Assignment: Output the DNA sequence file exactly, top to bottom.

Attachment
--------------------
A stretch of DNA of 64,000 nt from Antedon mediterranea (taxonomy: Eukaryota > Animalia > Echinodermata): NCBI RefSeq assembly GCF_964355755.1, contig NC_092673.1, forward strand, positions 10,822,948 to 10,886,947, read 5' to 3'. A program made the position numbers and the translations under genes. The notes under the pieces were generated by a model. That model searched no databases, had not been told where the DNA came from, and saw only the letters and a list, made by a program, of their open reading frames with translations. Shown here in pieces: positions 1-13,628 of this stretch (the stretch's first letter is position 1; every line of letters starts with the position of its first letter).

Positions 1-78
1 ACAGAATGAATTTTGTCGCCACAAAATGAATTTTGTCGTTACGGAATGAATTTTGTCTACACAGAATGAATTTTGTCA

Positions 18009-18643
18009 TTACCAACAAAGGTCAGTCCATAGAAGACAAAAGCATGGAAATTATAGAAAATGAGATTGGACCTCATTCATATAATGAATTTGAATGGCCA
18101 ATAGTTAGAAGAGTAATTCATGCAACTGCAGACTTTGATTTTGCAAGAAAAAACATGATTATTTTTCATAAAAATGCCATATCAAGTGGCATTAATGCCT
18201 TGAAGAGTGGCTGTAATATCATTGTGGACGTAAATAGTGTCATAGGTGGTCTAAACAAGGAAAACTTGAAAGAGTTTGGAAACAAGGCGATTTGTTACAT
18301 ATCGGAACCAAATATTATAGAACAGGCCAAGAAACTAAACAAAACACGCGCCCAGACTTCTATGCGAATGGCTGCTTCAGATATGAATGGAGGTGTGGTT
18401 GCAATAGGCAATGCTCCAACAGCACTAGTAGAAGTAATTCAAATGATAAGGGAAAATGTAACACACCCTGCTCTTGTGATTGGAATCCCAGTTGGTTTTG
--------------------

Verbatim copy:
A stretch of DNA of 64,000 nt from Antedon mediterranea (taxonomy: Eukaryota > Animalia > Echinodermata): NCBI RefSeq assembly GCF_964355755.1, contig NC_092673.1, forward strand, positions 10,822,948 to 10,886,947, read 5' to 3'. A program made the position numbers and the translations under genes. The notes under the pieces were generated by a model. That model searched no databases, had not been told where the DNA came from, and saw only the letters and a list, made by a program, of their open reading frames with translations. Shown here in pieces: positions 1-13,628 of this stretch (the stretch's first letter is position 1; every line of letters starts with the position of its first letter).

Positions 1-78
1 ACAGAATGAATTTTGTCGCCACAAAATGAATTTTGTCGTTACGGAATGAATTTTGTCTACACAGAATGAATTTTGTCA

Positions 18009-18643
18009 TTACCAACAAAGGTCAGTCCATAGAAGACAAAAGCATGGAAATTATAGAAAATGAGATTGGACCTCATTCATATAATGAATTTGAATGGCCA
18101 ATAGTTAGAAGAGTAATTCATGCAACTGCAGACTTTGATTTTGCAAGAAAAAACATGATTATTTTTCATAAAAATGCCATATCAAGTGGCATTAATGCCT
18201 TGAAGAGTGGCTGTAATATCATTGTGGACGTAAATAGTGTCATAGGTGGTCTAAACAAGGAAAACTTGAAAGAGTTTGGAAACAAGGCGATTTGTTACAT
18301 ATCGGAACCAAATATTATAGAACAGGCCAAGAAACTAAACAAAACACGCGCCCAGACTTCTATGCGAATGGCTGCTTCAGATATGAATGGAGGTGTGGTT
18401 GCAATAGGCAATGCTCCAACAGCACTAGTAGAAGTAATTCAAATGATAAGGGAAAATGTAACACACCCTGCTCTTGTGATTGGAATCCCAGTTGGTTTTG